The U.S. Supreme Court ruled unanimously today that Title IX does not bar victims of sex discrimination in schools from pursuing claims under an older federal civil rights law.
The decision in Fitzgerald v. Barnstable School Committee (Case No. 07-1125) is a victory for parents of a Massachusetts student who as a kindergartner was subject to sexual harassment by an older student on her bus.
The parents can now pursue claims under the federal statute known as Section 1983, a Reconstruction-era law that allows plaintiffs to sue any individual who violates their civil rights under color of law. In some cases, the statute may offer wider protections than Title IX of the Education Amendments of 1972, which bars sex discrimination in federally funded education programs.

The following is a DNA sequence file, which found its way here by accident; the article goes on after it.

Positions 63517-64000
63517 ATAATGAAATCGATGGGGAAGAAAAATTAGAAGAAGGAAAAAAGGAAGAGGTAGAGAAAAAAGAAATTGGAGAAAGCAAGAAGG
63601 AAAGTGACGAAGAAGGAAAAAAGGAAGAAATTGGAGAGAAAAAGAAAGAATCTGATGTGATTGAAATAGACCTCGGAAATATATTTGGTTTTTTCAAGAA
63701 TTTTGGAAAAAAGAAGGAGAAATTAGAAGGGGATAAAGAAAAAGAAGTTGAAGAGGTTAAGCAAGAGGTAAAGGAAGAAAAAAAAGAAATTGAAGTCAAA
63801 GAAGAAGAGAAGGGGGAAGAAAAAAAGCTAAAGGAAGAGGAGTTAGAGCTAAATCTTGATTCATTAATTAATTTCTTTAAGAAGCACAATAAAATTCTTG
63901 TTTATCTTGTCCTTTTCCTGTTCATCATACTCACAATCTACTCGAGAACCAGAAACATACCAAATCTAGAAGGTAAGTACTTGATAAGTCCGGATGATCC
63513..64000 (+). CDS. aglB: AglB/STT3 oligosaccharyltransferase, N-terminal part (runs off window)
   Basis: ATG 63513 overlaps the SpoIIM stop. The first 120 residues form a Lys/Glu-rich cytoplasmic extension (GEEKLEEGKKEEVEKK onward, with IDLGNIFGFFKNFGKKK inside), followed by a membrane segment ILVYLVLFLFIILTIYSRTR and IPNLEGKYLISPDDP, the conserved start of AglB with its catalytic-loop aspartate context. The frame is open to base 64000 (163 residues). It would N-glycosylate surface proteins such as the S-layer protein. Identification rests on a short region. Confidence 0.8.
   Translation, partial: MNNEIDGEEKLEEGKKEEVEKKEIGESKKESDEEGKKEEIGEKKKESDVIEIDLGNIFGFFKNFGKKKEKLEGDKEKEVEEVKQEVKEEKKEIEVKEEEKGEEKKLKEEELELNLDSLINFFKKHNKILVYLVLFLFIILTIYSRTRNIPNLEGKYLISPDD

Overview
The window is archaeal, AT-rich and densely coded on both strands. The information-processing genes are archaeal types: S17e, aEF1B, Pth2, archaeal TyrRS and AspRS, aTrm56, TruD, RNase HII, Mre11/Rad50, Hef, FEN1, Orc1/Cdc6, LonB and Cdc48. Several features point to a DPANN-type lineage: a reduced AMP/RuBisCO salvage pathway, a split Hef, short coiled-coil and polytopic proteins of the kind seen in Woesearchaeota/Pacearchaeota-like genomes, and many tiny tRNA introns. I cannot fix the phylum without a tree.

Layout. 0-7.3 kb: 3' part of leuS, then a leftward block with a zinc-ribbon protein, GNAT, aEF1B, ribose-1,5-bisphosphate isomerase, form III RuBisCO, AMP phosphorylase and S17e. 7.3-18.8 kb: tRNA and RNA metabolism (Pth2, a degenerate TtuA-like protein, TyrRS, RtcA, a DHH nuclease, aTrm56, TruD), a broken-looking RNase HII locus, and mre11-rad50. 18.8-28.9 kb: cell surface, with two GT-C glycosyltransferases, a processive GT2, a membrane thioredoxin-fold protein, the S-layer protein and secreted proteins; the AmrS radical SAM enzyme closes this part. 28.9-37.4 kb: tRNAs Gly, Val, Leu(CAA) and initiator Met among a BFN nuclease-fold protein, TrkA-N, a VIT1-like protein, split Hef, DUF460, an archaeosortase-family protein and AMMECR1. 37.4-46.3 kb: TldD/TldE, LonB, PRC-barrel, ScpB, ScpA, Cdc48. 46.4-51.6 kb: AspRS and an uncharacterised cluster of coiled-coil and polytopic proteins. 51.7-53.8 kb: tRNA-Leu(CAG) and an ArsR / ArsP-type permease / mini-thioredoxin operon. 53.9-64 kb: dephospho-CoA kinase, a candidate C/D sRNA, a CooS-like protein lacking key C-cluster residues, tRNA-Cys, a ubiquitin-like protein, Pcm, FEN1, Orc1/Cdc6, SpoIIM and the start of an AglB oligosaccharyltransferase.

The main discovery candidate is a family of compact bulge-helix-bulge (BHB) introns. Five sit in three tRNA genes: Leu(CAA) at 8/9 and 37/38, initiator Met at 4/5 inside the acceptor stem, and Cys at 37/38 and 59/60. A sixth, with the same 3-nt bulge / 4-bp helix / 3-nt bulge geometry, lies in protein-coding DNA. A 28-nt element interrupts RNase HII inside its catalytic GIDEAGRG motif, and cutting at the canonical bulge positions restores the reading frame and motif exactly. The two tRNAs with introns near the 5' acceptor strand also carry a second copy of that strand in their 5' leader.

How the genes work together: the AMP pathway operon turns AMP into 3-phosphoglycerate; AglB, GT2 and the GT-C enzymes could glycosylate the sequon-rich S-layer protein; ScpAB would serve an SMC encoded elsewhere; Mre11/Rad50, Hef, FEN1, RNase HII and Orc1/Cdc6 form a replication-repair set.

“We conclude that Title IX was not meant to be an exclusive mechanism for addressing gender discrimination in schools, or as a substitute for Section 1983 suits as a means of enforcing constitutional rights,” Justice Samuel A. Alito Jr. wrote for the court today.
My coverage of the oral arguments in this case is here. I’ll have more on this decision later on Education Week’s Web site, and I’ll provide a link here.
Update: My fuller story on edweek.org is now available here.
A version of this news article first appeared in The School Law Blog.